“A lot of our clients have some challenging behaviors at times,” he said. “Many suffer from addiction and mental illness and they bring along associated people with them that often times have unhealthy behaviors. It’s crucial for us to have a great working relationship with CCPD.”

One incident Jackson said he and his colleagues and police officers had to address was removing a visitor who was selling drugs and had a gun.

City Councilors, who when the county initially purchased the motel for housing for the homeless expressed dismay at not being included in the process, were disturbed at the jump from 71 calls for service in 2019 to 194 in 2020.

Though they, too, praised the relationship Griffin and his department have built with Jackson and his colleagues at the Legacy, Councilors were at a loss for how to address the increase in emergency calls.

Councilor Beau Smith, on finding out that Del Norte County owns the Legacy, asked if the Del Norte County Sheriff’s Office has been working with CCPD on the number of emergency calls.

Griffin, who noted that in recent weeks the number of emergency service calls to the former motel has been trending down, said he’s had zero communication with the sheriff’s office about the Legacy.

“I don’t have a response as to why not other than it’s in city jurisdiction,” Griffin said. “That's another one of my frustrations. Comments were made during the initial part of this as far as collaboration of resources and the reality is zero communication and we’re doing the best we can to deal with it because it’s a city jurisdiction issue.”

Smith, who said he had counted five or six vehicles without current registration tags parked at the Legacy during a recent visit, said he’d like to see more involvement from the sheriff’s office.

“I’m for the project, but I’m also for a whole city and everybody else that lives here as well,” Smith said. “It seems like the sheriff’s office could be a little more involved and held a little more accountable for something that’s technically their property.”

Crescent City Mayor Pro Tem Blake Inscore, however, noted that while the city could carve out an agreement with the county stating that because the Legacy is theirs DNSO has to respond to calls for service, the Legacy does fall within the city’s jurisdiction. Instead of trying to get DNSO more involved on responding to emergency calls, Inscore suggested working with the county to offer additional support to Legacy staff.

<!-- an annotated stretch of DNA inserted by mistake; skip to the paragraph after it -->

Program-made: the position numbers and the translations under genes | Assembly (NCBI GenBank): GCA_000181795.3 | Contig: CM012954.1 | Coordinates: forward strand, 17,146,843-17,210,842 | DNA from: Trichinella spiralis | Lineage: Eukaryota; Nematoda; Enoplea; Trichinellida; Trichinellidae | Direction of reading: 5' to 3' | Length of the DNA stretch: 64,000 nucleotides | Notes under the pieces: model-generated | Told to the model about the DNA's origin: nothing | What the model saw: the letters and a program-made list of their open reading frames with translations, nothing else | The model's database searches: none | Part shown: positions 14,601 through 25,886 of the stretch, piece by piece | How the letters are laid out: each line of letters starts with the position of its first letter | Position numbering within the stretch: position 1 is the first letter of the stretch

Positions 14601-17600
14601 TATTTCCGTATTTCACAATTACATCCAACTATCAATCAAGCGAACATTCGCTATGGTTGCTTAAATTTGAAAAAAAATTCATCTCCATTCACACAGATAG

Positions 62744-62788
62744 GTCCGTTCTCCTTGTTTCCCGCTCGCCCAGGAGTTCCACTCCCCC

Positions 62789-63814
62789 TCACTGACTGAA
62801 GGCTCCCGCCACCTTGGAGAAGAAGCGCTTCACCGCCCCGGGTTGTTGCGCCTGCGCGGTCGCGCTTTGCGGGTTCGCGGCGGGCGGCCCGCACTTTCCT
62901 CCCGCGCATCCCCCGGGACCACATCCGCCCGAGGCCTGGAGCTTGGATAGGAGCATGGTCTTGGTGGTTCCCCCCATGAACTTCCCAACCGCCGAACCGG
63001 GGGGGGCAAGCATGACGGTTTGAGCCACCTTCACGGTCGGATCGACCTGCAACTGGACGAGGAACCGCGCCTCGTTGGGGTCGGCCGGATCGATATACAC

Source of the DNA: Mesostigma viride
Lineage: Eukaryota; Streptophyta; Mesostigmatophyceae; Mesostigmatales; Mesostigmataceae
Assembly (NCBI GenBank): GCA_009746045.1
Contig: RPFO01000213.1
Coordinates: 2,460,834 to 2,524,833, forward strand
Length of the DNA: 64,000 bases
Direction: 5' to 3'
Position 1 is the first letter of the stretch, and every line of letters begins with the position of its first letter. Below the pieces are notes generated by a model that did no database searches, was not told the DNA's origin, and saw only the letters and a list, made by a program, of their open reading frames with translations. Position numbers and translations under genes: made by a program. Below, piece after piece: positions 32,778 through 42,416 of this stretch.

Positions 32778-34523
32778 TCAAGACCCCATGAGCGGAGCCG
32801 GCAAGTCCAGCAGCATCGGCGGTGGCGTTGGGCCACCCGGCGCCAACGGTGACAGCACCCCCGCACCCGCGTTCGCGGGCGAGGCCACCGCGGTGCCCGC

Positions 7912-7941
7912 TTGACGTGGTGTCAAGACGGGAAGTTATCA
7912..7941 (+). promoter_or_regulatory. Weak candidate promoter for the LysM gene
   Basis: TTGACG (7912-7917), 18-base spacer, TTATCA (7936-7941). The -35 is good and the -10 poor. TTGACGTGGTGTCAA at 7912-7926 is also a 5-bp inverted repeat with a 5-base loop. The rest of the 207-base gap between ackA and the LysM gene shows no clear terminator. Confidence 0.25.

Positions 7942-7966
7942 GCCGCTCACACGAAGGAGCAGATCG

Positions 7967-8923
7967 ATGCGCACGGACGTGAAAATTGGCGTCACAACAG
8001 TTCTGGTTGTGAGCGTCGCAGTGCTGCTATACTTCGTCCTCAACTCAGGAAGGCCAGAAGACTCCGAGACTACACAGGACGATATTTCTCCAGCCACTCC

“I think we should have anticipated an increased call volume when people started living there anyway,” Inscore said. “That’s the difference with a motel if you look at any call volume versus any apartment complex. There’s a difference when people are staying there for longer periods of time.”

Inscore praised Jackson and Legacy staff’s partnership with CCPD, but urged him to reach out to his colleagues with DHHS and at the county to ask for any support the program may need.

Griffin said his department is moving forward with plans to receive better training from the county mental health branch. Other potential collaboration opportunities include offering ride alongs, he said.

Jackson said there has also been a desire on the part of Legacy residents to get to know police officers and others in their neighborhood through a barbecue.

“A lot of the folks we’re working with have a lot of trust issues, have a lot of trauma, have a lot of mental health issues,” he said. “The more we can build community and connect those people back into our community, the more healthy we’re going to be as a community.